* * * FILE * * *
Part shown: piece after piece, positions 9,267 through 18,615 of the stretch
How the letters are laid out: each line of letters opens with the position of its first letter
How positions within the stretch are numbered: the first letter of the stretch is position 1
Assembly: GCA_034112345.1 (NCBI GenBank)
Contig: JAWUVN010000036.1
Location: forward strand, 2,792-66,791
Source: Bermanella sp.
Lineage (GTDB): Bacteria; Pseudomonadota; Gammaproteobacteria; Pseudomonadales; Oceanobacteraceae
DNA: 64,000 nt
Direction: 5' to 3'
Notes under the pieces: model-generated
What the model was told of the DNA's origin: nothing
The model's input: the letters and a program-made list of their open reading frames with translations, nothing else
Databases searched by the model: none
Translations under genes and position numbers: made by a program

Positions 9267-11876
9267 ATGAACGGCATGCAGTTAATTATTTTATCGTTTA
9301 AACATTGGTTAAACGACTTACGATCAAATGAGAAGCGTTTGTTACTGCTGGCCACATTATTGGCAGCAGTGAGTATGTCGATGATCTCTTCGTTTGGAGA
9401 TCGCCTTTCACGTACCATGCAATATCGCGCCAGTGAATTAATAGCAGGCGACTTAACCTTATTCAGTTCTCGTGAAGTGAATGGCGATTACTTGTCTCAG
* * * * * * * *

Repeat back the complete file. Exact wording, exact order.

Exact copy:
Part shown: piece after piece, positions 9,267 through 18,615 of the stretch
How the letters are laid out: each line of letters opens with the position of its first letter
How positions within the stretch are numbered: the first letter of the stretch is position 1
Assembly: GCA_034112345.1 (NCBI GenBank)
Contig: JAWUVN010000036.1
Location: forward strand, 2,792-66,791
Source: Bermanella sp.
Lineage (GTDB): Bacteria; Pseudomonadota; Gammaproteobacteria; Pseudomonadales; Oceanobacteraceae
DNA: 64,000 nt
Direction: 5' to 3'
Notes under the pieces: model-generated
What the model was told of the DNA's origin: nothing
The model's input: the letters and a program-made list of their open reading frames with translations, nothing else
Databases searched by the model: none
Translations under genes and position numbers: made by a program

Positions 9267-11876
9267 ATGAACGGCATGCAGTTAATTATTTTATCGTTTA
9301 AACATTGGTTAAACGACTTACGATCAAATGAGAAGCGTTTGTTACTGCTGGCCACATTATTGGCAGCAGTGAGTATGTCGATGATCTCTTCGTTTGGAGA
9401 TCGCCTTTCACGTACCATGCAATATCGCGCCAGTGAATTAATAGCAGGCGACTTAACCTTATTCAGTTCTCGTGAAGTGAATGGCGATTACTTGTCTCAG